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“I just shot a girl,” a dark-haired man said as he walked out of the American Physical Society offices. “Call an ambulance.”

After that, the dark-haired man stepped into an elevator, rode nine stories down, and boarded a train to Boston. It was July 14, 1952.

Back inside the building, people gathered around the 20-year-old secretary, Eileen Fahey, who was slumped over, with five 0.22-caliber bullets lodged beneath her skin. She died later that day.

As police attempted to uncover both the killer’s motive and his identity, speculation first turned to love triangles. But this murder had nothing to do with romance: It was all about electrons, and the killer’s crackpot theory that they didn’t exist.

* * *

A sketch of the suspect soon went out in newspapers, and a Columbia University professor recognized the familiar face. He had taught this man at Boston University in 1946: It was Bayard Peakes, a veteran whom the Air Force had discharged for “dementia praecox” (now schizophrenia). He never finished his Boston University studies and had moved back home to Bangor, Maine. There, he kept increasingly to himself, but sometimes showed up at Neona Towne's ice cream parlor because she knew electronics—and he was developing his own ideas about them. "But his stuff was away over my head," Towne told Parade. “He wasn’t all there, and he knew it.”

He would often shake his head and tell her, “I'm sick up here.”

In 1948, he sent a 33-page version of his“electronics” idea to the APS for publication: So You Love Physics, the paper was called. “Did you know that the electron never existed?” it began. “Then read this booklet through and become brilliant.” The reviewers rejected it.

Peakes then made 6,500 copies and sent them to thousands of APS members, including Einstein, hoping to get the word out himself. A few years later, the APS did allow Peakes to give a no-electrons talk at their meeting, although they had rejected his paper. In fact, they would let anyone give a presentation—and still do today.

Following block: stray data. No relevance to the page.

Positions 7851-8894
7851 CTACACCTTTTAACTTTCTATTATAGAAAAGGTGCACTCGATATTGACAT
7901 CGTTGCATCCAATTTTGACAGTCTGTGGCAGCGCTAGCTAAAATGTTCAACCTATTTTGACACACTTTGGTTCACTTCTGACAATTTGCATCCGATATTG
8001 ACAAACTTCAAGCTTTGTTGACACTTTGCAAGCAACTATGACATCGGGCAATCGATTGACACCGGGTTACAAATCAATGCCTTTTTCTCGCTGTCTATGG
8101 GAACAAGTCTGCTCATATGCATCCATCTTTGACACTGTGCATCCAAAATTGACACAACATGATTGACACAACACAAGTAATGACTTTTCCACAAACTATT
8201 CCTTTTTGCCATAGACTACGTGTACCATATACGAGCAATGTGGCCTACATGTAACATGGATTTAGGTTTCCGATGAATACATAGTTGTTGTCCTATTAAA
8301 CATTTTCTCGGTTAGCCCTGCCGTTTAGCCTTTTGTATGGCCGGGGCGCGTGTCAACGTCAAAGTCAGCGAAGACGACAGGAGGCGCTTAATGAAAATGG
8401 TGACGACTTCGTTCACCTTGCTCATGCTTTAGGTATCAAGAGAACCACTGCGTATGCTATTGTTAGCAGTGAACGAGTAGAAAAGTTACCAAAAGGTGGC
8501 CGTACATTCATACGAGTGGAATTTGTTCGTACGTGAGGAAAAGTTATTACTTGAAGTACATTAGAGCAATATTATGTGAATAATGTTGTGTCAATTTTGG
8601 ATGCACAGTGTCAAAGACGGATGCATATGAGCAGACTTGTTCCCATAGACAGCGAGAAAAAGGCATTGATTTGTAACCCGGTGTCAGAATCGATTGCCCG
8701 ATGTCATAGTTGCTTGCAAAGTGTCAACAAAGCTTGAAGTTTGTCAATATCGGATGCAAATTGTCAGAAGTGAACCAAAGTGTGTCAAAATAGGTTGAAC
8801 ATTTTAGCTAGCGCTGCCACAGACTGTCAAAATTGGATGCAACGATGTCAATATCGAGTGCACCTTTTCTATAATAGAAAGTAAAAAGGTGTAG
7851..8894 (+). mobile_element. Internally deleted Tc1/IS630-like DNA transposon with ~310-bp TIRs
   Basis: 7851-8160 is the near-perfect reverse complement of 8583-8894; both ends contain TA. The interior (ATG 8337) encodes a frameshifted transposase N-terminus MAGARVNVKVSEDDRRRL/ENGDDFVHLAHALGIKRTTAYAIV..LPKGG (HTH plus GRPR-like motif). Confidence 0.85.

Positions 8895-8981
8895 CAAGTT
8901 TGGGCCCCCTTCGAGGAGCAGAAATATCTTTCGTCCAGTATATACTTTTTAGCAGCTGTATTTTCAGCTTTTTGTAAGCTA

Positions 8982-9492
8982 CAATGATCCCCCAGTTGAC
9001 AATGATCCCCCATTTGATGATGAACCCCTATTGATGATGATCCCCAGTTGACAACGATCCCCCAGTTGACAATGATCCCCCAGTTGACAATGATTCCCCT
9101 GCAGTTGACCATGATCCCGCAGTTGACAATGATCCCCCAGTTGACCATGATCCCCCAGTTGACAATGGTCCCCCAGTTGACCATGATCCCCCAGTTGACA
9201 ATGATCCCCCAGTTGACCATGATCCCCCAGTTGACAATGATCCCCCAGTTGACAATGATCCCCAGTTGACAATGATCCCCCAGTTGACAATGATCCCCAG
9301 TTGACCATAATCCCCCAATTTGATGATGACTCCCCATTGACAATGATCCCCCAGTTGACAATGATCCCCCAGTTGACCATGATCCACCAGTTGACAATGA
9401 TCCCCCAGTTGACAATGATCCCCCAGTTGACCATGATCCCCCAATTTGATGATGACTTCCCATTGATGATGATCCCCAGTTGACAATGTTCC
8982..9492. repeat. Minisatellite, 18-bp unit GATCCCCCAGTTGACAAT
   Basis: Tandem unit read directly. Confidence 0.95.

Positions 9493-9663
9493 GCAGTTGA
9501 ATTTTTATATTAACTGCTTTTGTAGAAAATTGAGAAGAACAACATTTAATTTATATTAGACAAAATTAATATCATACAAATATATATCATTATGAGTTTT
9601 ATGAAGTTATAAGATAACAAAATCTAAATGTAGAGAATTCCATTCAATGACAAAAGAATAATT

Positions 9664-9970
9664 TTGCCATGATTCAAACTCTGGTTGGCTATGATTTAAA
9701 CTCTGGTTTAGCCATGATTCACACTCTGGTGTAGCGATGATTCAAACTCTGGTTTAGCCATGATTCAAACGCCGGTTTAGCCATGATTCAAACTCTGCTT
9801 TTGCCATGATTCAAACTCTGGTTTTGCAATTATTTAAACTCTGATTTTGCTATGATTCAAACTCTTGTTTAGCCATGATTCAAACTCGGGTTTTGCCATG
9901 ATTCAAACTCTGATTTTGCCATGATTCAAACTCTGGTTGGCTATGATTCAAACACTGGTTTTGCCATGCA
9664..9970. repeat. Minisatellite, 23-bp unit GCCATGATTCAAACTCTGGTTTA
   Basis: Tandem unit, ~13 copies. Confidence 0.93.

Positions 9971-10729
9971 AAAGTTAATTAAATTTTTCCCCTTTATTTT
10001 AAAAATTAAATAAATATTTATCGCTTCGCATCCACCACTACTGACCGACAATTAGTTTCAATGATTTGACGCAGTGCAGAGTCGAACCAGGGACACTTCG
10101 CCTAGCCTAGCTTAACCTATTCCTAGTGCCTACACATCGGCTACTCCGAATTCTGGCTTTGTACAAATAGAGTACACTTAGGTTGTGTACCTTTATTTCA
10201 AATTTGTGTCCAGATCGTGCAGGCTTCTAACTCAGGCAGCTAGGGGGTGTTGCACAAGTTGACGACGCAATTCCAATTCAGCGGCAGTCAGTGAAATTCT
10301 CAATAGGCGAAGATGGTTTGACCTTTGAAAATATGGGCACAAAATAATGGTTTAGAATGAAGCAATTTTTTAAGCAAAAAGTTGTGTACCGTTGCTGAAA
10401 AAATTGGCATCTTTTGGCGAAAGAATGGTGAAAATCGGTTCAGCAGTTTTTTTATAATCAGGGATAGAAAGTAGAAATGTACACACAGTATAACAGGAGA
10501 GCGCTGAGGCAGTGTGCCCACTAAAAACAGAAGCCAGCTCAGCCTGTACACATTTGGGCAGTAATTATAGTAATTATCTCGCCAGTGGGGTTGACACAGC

When APS Secretary K. K. Darrow first found Peakes’s proposed 1952 presentation, titled “The electron does not exist,” he suggested Peakes be placed on their list of “eccentrics,” whose presentations a committee could reject.

But then, the physicist Luis Alvarez, who later discovered that an asteroid killed the dinosaurs, made a motion: Every APS member (and anyone introduced by a member) should have a right to give a 10-minute talk—no rejections. They should not stop Peakes from speaking, he said, and they should not stop anyone else.

Peakes’s no-electron theory thus led to the APS’s “free speech” policy, which remains in effect. Anyone can talk for 10 minutes about any physical idea, as long as they have a membership card or an invitation. These talks go into a special session, where cold fusion and overturning Einstein are the norm. But the words make it into the air and onto the record.

That acceptance wasn’t enough for Peakes, though. He wanted to be taken seriously. Although he was slated to speak at the meeting, he went to Bangor to buy a gun. And then he went in search of his establishment enemies. Finding none in the office, he killed the first person he saw: Fahey.

​* * *

On July 17, 1952, police arrested Peakes as he left a dance hall. He confessed immediately. “Yes, I’m the naughty boy,” he said.

The front page of The Lewiston Daily Sun
on July 18, 1952, shows Peakes (right)
with a member of the Manhattan Homicide
Squad after his arrest.

In his confession, he described his brief interaction with Fahey.

“Have they dropped the electronic theory?” he asked her.

“I don’t know anything about it,” she replied.

Before she could say more, he fired the gun at her.

“I just wanted to kill somebody,” he told police. “I was going to shoot anybody. It was my book. They wouldn't look at my book. They wouldn't even look at it."

Peakes had done the calculus: Shooting people gets you in the papers. And if you shoot physicists because they rejected your theory, your theory gets in the papers.

And he was right: After he was caught, everyone heard about his pseudoscientific ideas. Everyone knew the name of his paper. He became famous. In one meta-newspaper image, he smiles while holding up another newspaper headlining his crime.

Peakes died in 2000, but the electron lives on, impervious to his thoughts on its existence.

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